A better approach is to introduce new properties of all UIView objects (and subclasses) with a few category methods.  This is what UIView+position is about.  With it, you can write code like this to cleanly solve the above cases:

myView.frameX += 10;


myView.frameSize = CGSizeMake(20, 20);

Here’s a list of all the new properties:

  • frameOrigin, frameSize
  • frameX, frameY
  • frameWidth, frameHeight
  • frameRight, frameBottom

The last two properties, when changed, will vary the origin but not the size — that is, they move the view rather than resize it.

These extra properties have been extraordinarily convenient to me, and I hope they might be for you as well.


These free-to-use (Apache 2 license) files are available directly from the links below, or as part of the moriarty library.




  1. Oscar Marquez
    Posted February 3, 2011 at 2:42 pm | Permalink

    Can I use only these files (UIView + position) and remove the license?
    I don’t need the the moriarty library.

  2. Posted February 3, 2011 at 3:11 pm | Permalink

    You can use the UIView+Position files without the rest of moriarty, sure. The way the apache license works, it will always apply to these files. However, the apache 2 license is specifically designed to allow anyone to use and modify something, even if they intend to include it in a commercial piece of software. It is an extremely business-friendly license. So, basically, no, you can’t remove the license, but you can use the files in almost any way you can imagine (see here for details).

  3. Moon
    Posted July 21, 2011 at 5:39 am | Permalink

    Hi Tyler~ Thank u for your article and the moriarty library,they are very useful!
    I am new to iOS develop.And There is something I can’t understand in this article,please help me!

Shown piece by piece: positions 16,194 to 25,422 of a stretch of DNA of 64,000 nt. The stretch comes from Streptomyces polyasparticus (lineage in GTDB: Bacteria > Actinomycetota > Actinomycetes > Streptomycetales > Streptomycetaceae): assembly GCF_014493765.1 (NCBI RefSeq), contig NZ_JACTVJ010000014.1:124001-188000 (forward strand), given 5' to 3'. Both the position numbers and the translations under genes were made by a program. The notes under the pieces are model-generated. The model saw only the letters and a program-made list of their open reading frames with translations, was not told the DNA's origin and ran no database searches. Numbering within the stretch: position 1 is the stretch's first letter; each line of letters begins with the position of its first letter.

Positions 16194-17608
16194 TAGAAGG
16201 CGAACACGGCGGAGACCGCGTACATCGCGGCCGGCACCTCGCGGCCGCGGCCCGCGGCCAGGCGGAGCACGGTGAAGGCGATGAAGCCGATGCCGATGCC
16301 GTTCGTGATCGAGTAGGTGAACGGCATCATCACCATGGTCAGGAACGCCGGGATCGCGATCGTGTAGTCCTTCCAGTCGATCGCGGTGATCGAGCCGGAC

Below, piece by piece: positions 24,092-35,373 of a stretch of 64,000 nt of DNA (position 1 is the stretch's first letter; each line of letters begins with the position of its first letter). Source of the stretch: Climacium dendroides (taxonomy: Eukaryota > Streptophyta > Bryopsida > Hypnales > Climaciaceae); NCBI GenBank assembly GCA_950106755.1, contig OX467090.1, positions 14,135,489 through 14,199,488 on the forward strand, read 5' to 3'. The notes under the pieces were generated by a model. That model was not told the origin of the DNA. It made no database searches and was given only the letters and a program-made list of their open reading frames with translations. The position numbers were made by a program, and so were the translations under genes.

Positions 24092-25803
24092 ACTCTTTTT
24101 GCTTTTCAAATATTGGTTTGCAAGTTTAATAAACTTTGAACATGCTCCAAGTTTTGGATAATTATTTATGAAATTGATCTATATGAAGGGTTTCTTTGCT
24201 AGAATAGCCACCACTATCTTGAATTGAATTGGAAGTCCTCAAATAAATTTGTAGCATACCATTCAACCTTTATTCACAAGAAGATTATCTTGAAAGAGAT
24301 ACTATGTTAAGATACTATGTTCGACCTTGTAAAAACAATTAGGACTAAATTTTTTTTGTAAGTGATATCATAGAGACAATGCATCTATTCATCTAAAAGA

The question is about the sentence “he problem is that frame is a non-object property, so the previous call is roughly equivalent to something like this:”.What’s the different between non-object property and object property? I mean the memory manage. Why ” it would be changing a temporary variable”? When instant an UIView,i think the instant lives on the stack.Or can you give me some document to read.Thanks a lot!

  4. Posted July 21, 2011 at 4:19 pm | Permalink

    Hi @Moon, here is an answer to your question about non-object vs object properties:

    By an “object property” I mean a property whose type is a class. In most iOS code, this means any property which is a subclass of NSObject. By a “non-object property” I mean anything that is a primitive data type, like an int or a float. Here are some examples:

    // Object properties.
    @property (nonatomic, retain) UIView *myView;
    @property (nonatomic, assign) id delegate;

    // Non-object properties.
    @property (nonatomic) int awesomeLevel;
    @property (nonatomic) float scaleFactor;

    For code like this, if I execute:

    int i = obj.awesomeLevel;
    i = 3;

    Then it only changes the local copy of i, and won’t change the value of obj.awesomeLevel. However, if I run code like this:

    UIView *aView = obj.myView;
    aView.backgroundColor = [UIColor redColor];

    then it _will_ change obj.myView! The main difference is that object properties always use pointers, and non-object properties may not be pointers. When you are working with pointers, if you change the thing pointed to, then it affects the original pointer as well. However, if you’re working with non-pointers, like an int, then modifying a copy of the int won’t change the original int.

    So if you execute code like this:

    CGRect frame = myView.frame;
    frame.origin = CGPointMake(100, 200);

    it won’t change myView.frame at all, because the frame variale and property is not a pointer. That is the problem this post is trying to help solve.

  5. Moon
    Posted July 24, 2011 at 6:15 am | Permalink

    I got it!Thank you very much !

2 Trackbacks